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|Lenovo ThinkPad Tablet|
Lenovo’s vaunted ThinkPad franchise, which entered this world as an IBM product and wound up with Lenovo when it bought IBM’s PC business in 2004, hasn’t made much in the way of radical departures of any kind in the past decade.
Built in basic black, with the red Trackpoint button and designed primarily for the enterprise rather the consumer space, the ThinkPad has been a staple of Fortune 500 businesses and a stalwart product for Lenovo channel partners. So when it became clear throughout the market that more IT dollars would be spent on thin-and-light tablets, Lenovo got to work adapting the ThinkPad to the new use patterns and market for the new form factors.
So here we have the Lenovo ThinkPad Tablet, which Lenovo unveiled in August and has now made available for review. We’ve had the opportunity in the CRN Test Center to review most of the major tablets launched to market through the channel this year, and Lenovo launched its tablets only after competitors like Apple, Toshiba, Fujitsu, Acer, Samsung, Viewsonic, Hewlett-Packard, Research In Motion and others launched theirs. We were curious to know whether the additional time Lenovo took to launch the ThinkPad tablet made a difference.
The ThinkPad Tablet we reviewed was built with an Nvidia Tegra 2 dual-core processor at 1.00 GHz, a 10.1-inch WXGA display with Corning Gorilla Glass, and native USB 2.0, Micro-USB, and full-size SD card slot, with a mini HDMI output. The hardware specifications are in line with what an enterprise would find acceptable.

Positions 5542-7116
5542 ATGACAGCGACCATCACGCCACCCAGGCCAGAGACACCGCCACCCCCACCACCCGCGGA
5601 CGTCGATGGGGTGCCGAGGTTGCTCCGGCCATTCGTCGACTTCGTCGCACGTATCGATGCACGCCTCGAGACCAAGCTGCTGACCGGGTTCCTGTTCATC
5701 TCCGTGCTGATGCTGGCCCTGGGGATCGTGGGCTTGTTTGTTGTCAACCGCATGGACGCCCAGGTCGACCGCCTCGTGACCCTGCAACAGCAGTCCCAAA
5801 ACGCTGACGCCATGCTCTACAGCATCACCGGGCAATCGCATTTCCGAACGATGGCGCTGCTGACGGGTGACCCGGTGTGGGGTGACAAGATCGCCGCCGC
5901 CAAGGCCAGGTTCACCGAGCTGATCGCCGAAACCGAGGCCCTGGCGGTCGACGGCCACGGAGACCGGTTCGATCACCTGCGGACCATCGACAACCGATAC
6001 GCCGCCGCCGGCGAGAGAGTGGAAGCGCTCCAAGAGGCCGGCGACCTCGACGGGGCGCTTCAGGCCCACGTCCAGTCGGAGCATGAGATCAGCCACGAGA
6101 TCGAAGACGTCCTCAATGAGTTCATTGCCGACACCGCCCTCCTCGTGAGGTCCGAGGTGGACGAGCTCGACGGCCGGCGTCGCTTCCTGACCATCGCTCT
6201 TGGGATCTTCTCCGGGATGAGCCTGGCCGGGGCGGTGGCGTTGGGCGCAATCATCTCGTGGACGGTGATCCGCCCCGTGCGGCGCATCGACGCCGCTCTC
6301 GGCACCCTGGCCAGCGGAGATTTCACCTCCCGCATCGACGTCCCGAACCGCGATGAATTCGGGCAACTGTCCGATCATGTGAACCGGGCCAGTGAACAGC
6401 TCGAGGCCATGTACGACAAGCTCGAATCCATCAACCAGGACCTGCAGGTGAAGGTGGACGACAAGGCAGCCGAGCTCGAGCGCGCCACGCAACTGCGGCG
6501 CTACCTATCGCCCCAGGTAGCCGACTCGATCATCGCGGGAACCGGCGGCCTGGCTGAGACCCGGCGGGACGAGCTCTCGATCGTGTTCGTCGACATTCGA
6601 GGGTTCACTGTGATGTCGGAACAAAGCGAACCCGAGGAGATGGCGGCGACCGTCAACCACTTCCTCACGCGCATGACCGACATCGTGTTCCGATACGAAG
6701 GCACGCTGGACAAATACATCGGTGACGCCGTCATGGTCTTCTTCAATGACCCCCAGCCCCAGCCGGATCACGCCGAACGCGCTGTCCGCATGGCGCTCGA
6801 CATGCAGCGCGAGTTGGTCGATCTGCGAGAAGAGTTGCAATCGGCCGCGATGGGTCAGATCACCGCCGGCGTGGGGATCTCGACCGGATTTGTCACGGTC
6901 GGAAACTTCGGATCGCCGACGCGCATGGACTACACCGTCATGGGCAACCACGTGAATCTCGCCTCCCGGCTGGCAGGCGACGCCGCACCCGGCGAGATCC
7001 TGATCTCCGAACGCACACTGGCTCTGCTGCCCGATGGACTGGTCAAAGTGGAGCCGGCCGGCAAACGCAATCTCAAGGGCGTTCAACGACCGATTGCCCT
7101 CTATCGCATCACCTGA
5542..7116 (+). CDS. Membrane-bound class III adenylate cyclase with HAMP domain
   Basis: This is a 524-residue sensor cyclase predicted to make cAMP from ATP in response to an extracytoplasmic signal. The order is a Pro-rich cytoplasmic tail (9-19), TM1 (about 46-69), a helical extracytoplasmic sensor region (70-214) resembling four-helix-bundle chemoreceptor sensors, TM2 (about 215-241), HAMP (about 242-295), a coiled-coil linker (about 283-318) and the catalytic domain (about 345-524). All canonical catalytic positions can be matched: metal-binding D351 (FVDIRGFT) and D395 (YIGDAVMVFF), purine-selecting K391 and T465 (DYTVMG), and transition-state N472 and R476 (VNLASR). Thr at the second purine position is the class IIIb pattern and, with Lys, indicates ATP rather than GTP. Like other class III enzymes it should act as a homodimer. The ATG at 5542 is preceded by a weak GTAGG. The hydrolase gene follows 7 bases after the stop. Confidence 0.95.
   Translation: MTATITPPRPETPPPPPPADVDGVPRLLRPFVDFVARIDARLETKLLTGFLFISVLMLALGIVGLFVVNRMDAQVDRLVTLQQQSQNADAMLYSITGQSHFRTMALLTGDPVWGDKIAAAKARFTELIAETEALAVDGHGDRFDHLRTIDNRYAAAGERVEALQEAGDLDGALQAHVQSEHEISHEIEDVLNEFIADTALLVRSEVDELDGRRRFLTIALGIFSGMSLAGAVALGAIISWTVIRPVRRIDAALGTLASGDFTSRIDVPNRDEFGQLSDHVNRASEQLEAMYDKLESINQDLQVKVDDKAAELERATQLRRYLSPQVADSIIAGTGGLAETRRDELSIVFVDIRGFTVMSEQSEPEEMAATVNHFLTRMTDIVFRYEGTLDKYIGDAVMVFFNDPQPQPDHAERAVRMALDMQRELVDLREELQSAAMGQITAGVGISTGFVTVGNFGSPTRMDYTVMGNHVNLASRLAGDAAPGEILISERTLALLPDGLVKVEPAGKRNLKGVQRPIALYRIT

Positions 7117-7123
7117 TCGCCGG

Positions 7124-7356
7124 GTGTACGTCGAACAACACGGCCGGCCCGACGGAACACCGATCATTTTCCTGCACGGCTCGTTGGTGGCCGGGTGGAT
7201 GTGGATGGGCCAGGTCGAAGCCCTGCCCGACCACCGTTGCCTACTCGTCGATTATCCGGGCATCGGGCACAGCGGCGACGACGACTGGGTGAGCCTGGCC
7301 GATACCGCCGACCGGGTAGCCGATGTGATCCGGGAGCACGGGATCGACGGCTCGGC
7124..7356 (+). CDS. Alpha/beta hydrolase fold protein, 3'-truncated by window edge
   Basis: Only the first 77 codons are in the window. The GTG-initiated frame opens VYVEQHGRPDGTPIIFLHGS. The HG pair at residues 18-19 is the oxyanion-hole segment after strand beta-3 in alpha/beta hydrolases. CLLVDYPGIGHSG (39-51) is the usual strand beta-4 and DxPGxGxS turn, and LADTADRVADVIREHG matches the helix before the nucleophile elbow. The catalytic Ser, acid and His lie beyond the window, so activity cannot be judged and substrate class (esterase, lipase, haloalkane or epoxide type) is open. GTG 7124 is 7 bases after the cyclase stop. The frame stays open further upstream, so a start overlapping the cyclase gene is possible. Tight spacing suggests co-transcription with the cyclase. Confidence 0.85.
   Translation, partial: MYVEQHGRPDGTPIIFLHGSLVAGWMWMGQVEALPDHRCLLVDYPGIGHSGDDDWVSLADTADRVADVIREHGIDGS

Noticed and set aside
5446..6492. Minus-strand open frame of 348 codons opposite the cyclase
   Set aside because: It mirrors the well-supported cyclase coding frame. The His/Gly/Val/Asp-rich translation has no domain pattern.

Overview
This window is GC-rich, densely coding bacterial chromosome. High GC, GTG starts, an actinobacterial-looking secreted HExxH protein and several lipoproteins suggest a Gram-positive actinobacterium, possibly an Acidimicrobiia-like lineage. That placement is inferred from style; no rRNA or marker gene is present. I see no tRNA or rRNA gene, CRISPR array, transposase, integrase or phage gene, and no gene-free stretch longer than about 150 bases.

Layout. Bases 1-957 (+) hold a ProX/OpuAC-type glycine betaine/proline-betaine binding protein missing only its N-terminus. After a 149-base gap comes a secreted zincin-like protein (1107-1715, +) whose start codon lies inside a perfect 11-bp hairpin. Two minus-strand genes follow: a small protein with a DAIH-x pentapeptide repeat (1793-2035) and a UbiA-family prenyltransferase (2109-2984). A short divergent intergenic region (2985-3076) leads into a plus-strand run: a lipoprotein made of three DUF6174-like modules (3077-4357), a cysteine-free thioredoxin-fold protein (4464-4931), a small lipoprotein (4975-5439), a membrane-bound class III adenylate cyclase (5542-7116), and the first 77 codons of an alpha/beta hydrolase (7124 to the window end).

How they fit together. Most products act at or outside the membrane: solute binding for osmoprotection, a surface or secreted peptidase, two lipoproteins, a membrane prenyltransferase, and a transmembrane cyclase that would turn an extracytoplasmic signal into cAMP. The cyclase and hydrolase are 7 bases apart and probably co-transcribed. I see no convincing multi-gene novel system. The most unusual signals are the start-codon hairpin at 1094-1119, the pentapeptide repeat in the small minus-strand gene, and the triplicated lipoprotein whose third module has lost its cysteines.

On the CRN Test Center scale, the ThinkPad Tablet weighed in at one pound, 10.8 ounces. It’s a thicker device than competing tablets like the iPad 2 and the Samsung Galaxy Tab 10.1, but that’s the tradeoff with the number of media ports built into the device.
Lenovo pre-loaded the tablet with Android 3.1, which enterprises are still mulling – given the plethora of valid concerns over security for the open-source platform that was created by Google. However, Lenovo has taken a few approaches to make the platform more appealing to the enterprise – namely creation of the Lenovo App Shop, an online store of Android apps that have been vetted, quality-tested and security-tested by Lenovo.
It’s not a bad app store, either. For example: Lenovo presents a number of solid productivity apps, including PDF readers, business card scanners, signable document creators and texting apps. For anyone who has waded into the deep and unknown waters of the Android Market, the Lenovo App Store is just an absolute welcome development.
But that’s not the best part of the Lenovo Tablet. There are three stellar features to this tablet that separate it from others: its digital pen; its selection of pre-loaded apps; and the customized GUI.